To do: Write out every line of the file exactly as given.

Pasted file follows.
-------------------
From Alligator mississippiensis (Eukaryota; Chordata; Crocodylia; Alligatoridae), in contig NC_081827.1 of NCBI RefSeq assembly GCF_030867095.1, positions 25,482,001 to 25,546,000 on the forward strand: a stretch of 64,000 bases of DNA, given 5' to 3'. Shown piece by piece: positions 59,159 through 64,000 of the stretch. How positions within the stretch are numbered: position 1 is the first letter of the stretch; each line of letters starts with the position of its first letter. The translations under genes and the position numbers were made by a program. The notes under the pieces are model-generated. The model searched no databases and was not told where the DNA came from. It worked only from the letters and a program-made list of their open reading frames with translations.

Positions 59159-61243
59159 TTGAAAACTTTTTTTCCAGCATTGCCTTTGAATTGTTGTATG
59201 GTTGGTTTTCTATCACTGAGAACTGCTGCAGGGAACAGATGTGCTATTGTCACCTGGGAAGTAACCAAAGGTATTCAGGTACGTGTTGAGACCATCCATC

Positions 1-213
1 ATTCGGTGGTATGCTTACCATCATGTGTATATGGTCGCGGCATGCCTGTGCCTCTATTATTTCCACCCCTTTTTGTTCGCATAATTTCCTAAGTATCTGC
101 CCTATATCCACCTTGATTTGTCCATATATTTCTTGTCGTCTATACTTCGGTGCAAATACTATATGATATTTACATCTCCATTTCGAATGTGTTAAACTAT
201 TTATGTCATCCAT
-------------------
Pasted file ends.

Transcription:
From Alligator mississippiensis (Eukaryota; Chordata; Crocodylia; Alligatoridae), in contig NC_081827.1 of NCBI RefSeq assembly GCF_030867095.1, positions 25,482,001 to 25,546,000 on the forward strand: a stretch of 64,000 bases of DNA, given 5' to 3'. Shown piece by piece: positions 59,159 through 64,000 of the stretch. How positions within the stretch are numbered: position 1 is the first letter of the stretch; each line of letters starts with the position of its first letter. The translations under genes and the position numbers were made by a program. The notes under the pieces are model-generated. The model searched no databases and was not told where the DNA came from. It worked only from the letters and a program-made list of their open reading frames with translations.

Positions 59159-61243
59159 TTGAAAACTTTTTTTCCAGCATTGCCTTTGAATTGTTGTATG
59201 GTTGGTTTTCTATCACTGAGAACTGCTGCAGGGAACAGATGTGCTATTGTCACCTGGGAAGTAACCAAAGGTATTCAGGTACGTGTTGAGACCATCCATC

Positions 1-213
1 ATTCGGTGGTATGCTTACCATCATGTGTATATGGTCGCGGCATGCCTGTGCCTCTATTATTTCCACCCCTTTTTGTTCGCATAATTTCCTAAGTATCTGC
101 CCTATATCCACCTTGATTTGTCCATATATTTCTTGTCGTCTATACTTCGGTGCAAATACTATATGATATTTACATCTCCATTTCGAATGTGTTAAACTAT
201 TTATGTCATCCAT